The Economics Times [43] reported in his news that physician scientists around the world scrambled to test new drugs and treatments against the COVID-19 virus, convalescent serum therapy emerged as potentially one of the most promising strategies. Salaza et al. [42] also reported that the scientists in the century-old therapeutic approach dates back to at least as early as 1918 to fight the Spanish Flu by using convalescent serum therapy.
Casadevall and Pirofski [44] reported that convalescent plasma therapy was used with some success during the 2003 SARS pandemic, the 2009 influenza H1N1 pandemic and the 2015 Ebola outbreak in Africa.
They said early on in the Covid-19 pandemic, there were a handful of critically ill patients in China who showed improvement from plasma therapy, following which their team at Houston Methodist hospital targeted the Covid-19 virus with the procedure.
Altair Data Analytics Summit [45] clearly reported in his news that, it is not clear if the 25 patients given convalescent plasma would have improved without the treatment, adding that all patients were treated with multiple other medications, including antiviral and anti-inflammatory agents. “We cannot conclude that the patient outcomes were due solely to administration of convalescent plasma”. They said a randomized clinical trial would help address some questions, including whether patients would have better outcomes if plasma transfusions were administered sooner after the onset of symptoms.


Murin et al. [46] reported that the antibody response in vivo is a dynamic and complex mixture of monoclonal antibodies (mAbs), which work together to target different antigenic domains on the envelope glycoprotein of the virus. He also suggested that it is very important to determine whether the antibodies are powerful in the adaptive immune responses to MERS‐CoV infection. Ansar and Ghosh [47] described more than 20 kinds of monoclonal antibodies, most of which are human or humanized antibodies. Solerti et al. [48] reported that the virus uses its spike proteins as an adhesion factor to facilitate host entry through a special receptor called dipeptidyl peptidase‐4 (DPP4) and this receptor is considered a key factor in the signal transmission and activation of acquired and innate immune responses in infected patients. Geng et al. [49] reported that the Human monoclonal antibody (m336) isolated from the phage display library interacts with the receptor‐binding region of MES coronavirus spike protein and displays strong neutralization activity to MES‐CoVin vitro m336 reduces the RNA titer of lung by 40,000 to 90 000 folds. He has also reported HMab m336 is found to significantly reduce the viral RNA titers and viral‐associated pathological changes in rabbit lung tissue. Ishii et al. [50] reported that mice inoculated with S nanoparticles produced high‐level neutralizing antibodies against homologous viruses, and these antibodies have no cross‐protection with heteroviruses. After being stimulated by SARS‐CoV, immunized ferrets produced more rapid and stronger neutralizing antibody reaction than the control animals; however, the strong inflammatory reaction is observed in liver tissue. The prolongation of IgG production may indicate the significance of IgG in both humoral immune response to acute SARS‐CoV infection and clearance of the remaining virus sources during recovery [49].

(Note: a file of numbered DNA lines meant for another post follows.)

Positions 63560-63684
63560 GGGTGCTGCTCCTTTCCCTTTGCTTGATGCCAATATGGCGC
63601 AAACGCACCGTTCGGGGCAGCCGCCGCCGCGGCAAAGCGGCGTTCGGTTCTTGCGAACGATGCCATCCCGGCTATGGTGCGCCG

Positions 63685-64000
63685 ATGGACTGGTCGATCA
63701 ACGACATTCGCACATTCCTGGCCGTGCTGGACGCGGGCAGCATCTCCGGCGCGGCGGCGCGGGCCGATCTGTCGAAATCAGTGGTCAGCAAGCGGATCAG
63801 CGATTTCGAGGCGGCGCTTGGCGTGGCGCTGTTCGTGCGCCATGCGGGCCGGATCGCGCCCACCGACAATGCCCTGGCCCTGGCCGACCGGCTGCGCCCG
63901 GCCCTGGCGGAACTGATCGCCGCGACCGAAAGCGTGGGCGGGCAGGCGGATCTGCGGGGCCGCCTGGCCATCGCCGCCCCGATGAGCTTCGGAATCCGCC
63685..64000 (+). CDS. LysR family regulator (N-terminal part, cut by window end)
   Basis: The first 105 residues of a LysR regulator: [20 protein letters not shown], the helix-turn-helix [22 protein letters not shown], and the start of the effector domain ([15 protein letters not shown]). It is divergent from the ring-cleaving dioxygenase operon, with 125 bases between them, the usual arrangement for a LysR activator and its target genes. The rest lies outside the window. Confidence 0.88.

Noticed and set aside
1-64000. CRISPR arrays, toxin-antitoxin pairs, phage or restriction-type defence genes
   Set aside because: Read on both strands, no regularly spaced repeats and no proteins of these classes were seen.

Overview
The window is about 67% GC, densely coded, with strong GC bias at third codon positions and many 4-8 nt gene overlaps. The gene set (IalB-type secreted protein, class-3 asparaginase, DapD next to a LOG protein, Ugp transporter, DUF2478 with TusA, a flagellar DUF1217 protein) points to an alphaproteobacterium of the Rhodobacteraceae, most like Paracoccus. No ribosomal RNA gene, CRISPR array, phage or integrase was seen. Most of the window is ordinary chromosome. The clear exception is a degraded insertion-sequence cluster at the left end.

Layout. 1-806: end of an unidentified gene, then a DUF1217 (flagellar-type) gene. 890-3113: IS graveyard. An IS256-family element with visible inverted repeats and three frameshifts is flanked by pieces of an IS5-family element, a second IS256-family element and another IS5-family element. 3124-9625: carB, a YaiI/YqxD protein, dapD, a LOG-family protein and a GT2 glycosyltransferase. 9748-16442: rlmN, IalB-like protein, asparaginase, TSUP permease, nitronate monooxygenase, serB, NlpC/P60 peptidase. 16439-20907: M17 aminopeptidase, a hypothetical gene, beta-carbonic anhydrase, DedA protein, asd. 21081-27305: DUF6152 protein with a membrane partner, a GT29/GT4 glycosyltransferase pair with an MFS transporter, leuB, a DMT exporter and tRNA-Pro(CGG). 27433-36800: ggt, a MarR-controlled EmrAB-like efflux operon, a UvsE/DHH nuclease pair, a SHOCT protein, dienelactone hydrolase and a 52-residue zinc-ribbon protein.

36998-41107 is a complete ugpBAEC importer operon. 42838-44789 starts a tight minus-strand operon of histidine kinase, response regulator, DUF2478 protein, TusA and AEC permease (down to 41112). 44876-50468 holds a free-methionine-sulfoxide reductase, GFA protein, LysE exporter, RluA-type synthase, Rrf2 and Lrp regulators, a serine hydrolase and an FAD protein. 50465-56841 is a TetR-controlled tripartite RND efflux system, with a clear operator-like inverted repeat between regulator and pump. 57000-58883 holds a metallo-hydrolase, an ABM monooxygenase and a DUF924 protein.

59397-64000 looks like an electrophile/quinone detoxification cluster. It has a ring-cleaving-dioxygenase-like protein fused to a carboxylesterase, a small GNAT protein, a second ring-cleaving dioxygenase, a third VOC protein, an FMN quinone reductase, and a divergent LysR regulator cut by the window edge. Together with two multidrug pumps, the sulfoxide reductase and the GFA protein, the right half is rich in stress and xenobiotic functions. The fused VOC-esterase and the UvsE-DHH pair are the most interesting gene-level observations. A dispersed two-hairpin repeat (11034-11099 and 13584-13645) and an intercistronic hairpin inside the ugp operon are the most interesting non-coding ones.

India reported the first confirmed case of the coronavirus infection on 30th January, 2020 in the state of Kerala. The affected had a travel history from Wuhan, China. In less than six months, the COVID-19 outbreak in India has spread to all states and union territories, infecting more than 11.2 lakh people. The curve is not flattening as the number of active cases has still increasing, and more than 27.5 thousand people have died because of the virus infection till July 20th, 2020.


This study shows a holistic picture of the current research in response to the outbreak of COVID-19. Studies in this domain are urgently needed to minimize the impact of the outbreak. Over the past 50 years the emergence of many different corona viruses that cause a wide variety of human and veterinary diseases has occurred. It is likely that these viruses will continue to emerge and to evolve and cause both human and veterinary outbreaks owing to their ability to recombine, mutate, and infect multiple species and cell types. Future research on corona viruses will continue to investigate many aspects of viral replication and pathogenesis.